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Winston Cup Series




Monday, May 5

Driver in serious-but-stable condition
Associated Press

Jerry Nadeau
Nadeau
RICHMOND, Va. -- Winston Cup driver Jerry Nadeau was upgraded from critical to serious-but-stable condition Monday, a hospital spokeswoman said.

The Medical College of Virginia Hospitals spokeswoman said Nadeau does not have a fractured skull and he is conscious, not in an induced coma, as the Hartford (Conn.) Courant had reported on Sunday.

The 32-year-old Nadeau, of Danbury, Conn., has improved vital signs Monday.

Nadeau got a hospital visit from Kyle Petty, Jeff Burton and NASCAR great Bobby Allison on Sunday. The drivers visited Nadeau the morning after the Pontiac Excitement 400, which was won by Joe Nemechek.

Nadeau had qualified 12th for the race. The team hired Busch Series regular Jason Keller to drive its backup car in the race, and Keller finished 32nd in his Winston Cup debut.

Nadeau suffered head, lung and rib injuries Friday when his car slammed into a wall during practice at Richmond International Raceway during practice for Saturday night's Pontiac Excitement 400.

Rescue crews sawed the roof off his Pontiac, and Nadeau did not appear to be moving when he was lifted from the car strapped to a body board. He was being given oxygen through a bag, and his neck was in a brace. His uniform appeared to have been removed when he was loaded a short time later onto a helicopter and taken to the hospital.

Team spokesman Jay Frye said it appeared the back end of Nadeau's car began to come around as he entered the first turn and tried to compensate by mashing the gas pedal to the floor, common practice for drivers trying not to crash.

"It looked like that helped accelerate it going backwards," he said.

NASCAR spokesman Jim Hunter said Nadeau was wearing a HANS device, a head and neck restraint made mandatory in October 2001 -- eight months after the death of seven-time Winston Cup champion Dale Earnhardt.

The team, Frye said, is coping by keeping busy.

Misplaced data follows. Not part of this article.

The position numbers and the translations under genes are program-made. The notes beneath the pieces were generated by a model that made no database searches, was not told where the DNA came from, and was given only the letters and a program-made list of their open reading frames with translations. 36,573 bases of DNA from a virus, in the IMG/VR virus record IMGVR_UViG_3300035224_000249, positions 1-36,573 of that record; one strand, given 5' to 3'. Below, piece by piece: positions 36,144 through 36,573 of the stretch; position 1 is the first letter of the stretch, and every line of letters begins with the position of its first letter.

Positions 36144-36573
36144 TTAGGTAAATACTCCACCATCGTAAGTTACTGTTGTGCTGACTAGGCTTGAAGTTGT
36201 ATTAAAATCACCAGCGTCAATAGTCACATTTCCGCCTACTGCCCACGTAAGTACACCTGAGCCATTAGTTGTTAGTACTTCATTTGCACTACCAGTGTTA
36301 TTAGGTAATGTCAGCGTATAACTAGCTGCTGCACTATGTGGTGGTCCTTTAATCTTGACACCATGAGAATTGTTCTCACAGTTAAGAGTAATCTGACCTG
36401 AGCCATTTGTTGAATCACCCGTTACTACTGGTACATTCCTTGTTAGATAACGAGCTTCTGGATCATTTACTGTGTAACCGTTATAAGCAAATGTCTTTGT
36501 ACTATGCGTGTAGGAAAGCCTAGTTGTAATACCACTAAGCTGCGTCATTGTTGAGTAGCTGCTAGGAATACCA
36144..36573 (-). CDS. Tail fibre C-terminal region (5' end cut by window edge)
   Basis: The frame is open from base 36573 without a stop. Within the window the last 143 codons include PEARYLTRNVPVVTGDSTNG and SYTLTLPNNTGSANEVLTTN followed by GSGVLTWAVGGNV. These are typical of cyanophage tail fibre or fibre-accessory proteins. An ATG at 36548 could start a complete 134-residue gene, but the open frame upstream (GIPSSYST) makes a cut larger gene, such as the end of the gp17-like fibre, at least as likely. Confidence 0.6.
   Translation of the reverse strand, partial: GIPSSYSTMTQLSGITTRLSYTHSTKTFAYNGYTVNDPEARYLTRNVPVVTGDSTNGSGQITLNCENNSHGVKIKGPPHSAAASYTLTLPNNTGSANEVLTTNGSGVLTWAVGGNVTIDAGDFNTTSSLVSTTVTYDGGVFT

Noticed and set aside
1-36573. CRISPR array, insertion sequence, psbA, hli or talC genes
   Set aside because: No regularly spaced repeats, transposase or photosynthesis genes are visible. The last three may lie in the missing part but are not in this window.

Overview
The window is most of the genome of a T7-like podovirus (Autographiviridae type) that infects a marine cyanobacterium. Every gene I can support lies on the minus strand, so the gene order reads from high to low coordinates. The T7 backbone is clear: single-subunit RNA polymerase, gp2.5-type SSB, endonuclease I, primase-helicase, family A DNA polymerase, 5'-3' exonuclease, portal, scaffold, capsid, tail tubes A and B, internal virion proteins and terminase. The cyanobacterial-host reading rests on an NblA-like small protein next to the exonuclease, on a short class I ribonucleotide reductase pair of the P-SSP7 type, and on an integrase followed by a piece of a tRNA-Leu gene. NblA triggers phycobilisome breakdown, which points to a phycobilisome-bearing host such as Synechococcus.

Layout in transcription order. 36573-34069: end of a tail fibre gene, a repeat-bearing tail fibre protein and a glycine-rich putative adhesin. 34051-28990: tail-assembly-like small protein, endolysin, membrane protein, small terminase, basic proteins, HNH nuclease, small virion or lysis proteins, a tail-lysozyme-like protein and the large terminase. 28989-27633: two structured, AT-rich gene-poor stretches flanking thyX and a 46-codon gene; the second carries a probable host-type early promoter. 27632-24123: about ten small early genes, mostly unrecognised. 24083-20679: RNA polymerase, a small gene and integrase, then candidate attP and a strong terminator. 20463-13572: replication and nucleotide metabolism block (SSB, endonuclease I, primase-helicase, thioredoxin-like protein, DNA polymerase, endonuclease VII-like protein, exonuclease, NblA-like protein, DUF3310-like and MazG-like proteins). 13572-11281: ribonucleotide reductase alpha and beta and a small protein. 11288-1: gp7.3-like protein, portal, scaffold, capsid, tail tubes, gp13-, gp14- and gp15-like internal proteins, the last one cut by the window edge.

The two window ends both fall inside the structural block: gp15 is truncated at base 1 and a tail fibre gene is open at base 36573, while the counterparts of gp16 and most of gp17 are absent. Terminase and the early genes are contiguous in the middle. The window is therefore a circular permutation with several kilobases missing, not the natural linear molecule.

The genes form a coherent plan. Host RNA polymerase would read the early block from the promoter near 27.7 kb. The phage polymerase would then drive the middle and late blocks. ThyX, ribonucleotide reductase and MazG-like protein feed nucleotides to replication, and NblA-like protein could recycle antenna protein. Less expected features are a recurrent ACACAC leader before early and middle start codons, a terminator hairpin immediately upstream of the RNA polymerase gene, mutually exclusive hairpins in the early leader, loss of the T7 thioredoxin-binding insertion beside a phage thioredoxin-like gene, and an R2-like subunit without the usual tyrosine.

"Sometimes when you go though a difficult time, being busy's better," he said. "We've got to continue and that's the way Jerry would want it."

The accident occurred a few hours before the Busch series race on the track Friday night. The event had a record 14 caution flags for 93 laps.

"It's not the safest sport," said Kyle Petty, whose 19-year-old son Adam was killed in a crash while practicing for a Busch Series race at Loudon, N.H., in May 2000. "But we know that, and we accept that."

NASCAR impounded the car and was transporting it to its research and development center in Concord, N.C., for further testing, Hunter said.

Investigators already have ruled out early speculation that the accident was caused by a stuck throttle or a blown tire, he said.

Nadeau was racing in the clear when he lost control of his car.

Nadeau, a one-time winner in his sixth full season on NASCAR's top circuit, earned his only victory in the final race at Atlanta in 2000.

His best season in Winston Cup was 2001, when he had four top-five and 10 top-10 finishes in 34 races as a Hendrick Motorsports teammate to four-time series champion Jeff Gordon. Nadeau finished 17th in points.

After parting ways with Hendrick last season, he landed in a ride with Petty Enterprises in June and was on his way to an easy victory in Sonoma, Calif., when a gear broke in his car with two laps left.

It was just another bad break in his Winston Cup career: He ran out of gas while leading on the final lap of the 2001 season finale in Atlanta. A few months earlier, he'd been dominant in the inaugural race at Chicago when he lost his motor.

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